Cotacachi is the largest canton in the province. It covers three distinct zones. One zone is made up of 43 communities of campesinos and indigenous in the mountainous areas. The second zone is the neighborhood federation, or the urban neighborhood (zona urbana). Third is the Intag, the subtropical part of Cotacachi.
Other cantons and other countries come to Cotacachi to learn of our participatory democracy process. They can copy our health, education, tourism, women’s and production programs. Of the 215 cantons in Ecuador, 130 of them are beginning to use our process.
Linda – How did this process begin?
Leonardo - Before 1996 there were 2 experiments with this process---one in the jungle and one in the south in Chimborazo. When a municipality tries to control the process, it doesn’t work. The municipality in Cotacachi was very interested in starting the process with Auki Tituana, the mayor of Cotacachi. Auki was able to see why the process had not worked successfully and he decided to do it differently.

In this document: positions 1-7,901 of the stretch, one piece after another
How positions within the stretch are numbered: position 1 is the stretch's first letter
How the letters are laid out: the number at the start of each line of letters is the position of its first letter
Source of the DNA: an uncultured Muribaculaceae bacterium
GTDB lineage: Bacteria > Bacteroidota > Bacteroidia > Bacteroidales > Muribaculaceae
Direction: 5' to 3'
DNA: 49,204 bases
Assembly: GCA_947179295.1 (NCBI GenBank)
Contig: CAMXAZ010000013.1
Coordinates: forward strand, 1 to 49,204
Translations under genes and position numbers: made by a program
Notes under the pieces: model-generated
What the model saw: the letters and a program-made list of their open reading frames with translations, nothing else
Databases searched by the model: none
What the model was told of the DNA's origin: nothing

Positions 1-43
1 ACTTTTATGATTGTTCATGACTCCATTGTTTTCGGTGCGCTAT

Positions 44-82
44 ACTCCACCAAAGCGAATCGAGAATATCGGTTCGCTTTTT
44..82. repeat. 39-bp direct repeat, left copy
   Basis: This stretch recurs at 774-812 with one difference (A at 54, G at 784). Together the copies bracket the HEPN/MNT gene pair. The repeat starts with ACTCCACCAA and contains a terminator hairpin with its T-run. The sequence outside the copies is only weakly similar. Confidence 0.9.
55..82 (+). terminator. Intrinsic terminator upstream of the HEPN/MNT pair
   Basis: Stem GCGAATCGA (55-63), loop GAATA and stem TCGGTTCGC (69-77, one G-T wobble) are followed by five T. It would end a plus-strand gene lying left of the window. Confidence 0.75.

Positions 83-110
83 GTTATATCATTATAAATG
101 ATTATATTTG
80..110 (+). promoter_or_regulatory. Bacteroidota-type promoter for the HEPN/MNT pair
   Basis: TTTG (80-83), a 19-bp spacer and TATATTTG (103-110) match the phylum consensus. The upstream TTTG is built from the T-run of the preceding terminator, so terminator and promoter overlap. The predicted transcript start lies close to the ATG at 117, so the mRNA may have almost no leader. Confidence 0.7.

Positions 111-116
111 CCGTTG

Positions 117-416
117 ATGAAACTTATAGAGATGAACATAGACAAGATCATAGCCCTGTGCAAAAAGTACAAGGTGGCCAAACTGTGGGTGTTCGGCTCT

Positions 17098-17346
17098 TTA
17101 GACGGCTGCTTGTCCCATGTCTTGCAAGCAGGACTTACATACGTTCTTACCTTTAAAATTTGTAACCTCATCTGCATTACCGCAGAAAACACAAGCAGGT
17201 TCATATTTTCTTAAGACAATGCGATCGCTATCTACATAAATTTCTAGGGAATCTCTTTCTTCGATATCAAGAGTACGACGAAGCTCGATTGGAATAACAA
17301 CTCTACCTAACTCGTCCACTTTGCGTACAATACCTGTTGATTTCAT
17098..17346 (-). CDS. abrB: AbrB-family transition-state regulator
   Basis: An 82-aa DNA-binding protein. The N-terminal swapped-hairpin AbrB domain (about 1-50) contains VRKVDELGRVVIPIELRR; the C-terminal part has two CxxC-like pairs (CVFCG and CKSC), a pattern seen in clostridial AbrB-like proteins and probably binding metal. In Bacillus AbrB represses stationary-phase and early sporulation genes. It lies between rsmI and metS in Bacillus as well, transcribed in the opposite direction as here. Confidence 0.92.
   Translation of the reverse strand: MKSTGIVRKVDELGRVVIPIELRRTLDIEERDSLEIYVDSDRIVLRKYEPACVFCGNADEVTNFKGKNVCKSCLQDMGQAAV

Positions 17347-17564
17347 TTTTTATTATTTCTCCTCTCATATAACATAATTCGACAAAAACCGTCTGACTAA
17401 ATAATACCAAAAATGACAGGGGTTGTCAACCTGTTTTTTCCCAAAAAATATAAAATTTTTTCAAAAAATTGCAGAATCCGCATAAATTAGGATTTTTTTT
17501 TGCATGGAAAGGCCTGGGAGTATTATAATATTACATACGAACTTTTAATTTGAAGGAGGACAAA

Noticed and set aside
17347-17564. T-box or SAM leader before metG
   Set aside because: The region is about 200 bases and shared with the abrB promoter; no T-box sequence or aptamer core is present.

Instead of the municipality handling the assembly, which is represented by 24 organizations, with laws and rules, such as many organizations have, it is the other way around. The municipality belongs to the assembly, not the assembly to the municipality. This is the key to Cotacachi particapatory democracy. There is no formal law associated with the assembly, although it is a formal organization recognized by the citizens and the municipality. The government does not officially recognize it.
Linda – When did the assembly begin in Cotacachi?
Leonardo - The first participatory democracy assembly in Cotacachi met 12 years ago, in 1996.
Linda – How does the assembly work?
Leonardo – Every year there is a big meeting in Cotacachi of all the 24 organizations. Together we decide what to do for the coming year--how we will work with the municipality.
Before the big meeting, each organization has its own meetings to develop ideas. Once a decision is made, all the organizations within the assembly work to fulfill the chosen goal. This action is key to the success of participatory democracy.
Linda – Would you describe some of the projects that the assembly has proposed for the municipality to fulfill?
Leonardo – In the 5th assembly, 2000, it was decided that education was the most important thing. A literacy program was set up to teach the people the alphabet and how to read and write.
Then in 2002 health care became the most important issue to address. Local health care doesn’t belong to overall Ecuador health care because the country’s program can’t give a solution to everybody. The locals wanted their own Ecuador health care programs.